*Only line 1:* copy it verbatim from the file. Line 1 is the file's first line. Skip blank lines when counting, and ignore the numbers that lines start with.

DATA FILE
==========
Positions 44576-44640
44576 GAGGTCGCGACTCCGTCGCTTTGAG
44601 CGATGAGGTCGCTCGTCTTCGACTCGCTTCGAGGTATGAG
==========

Positions 44576-44640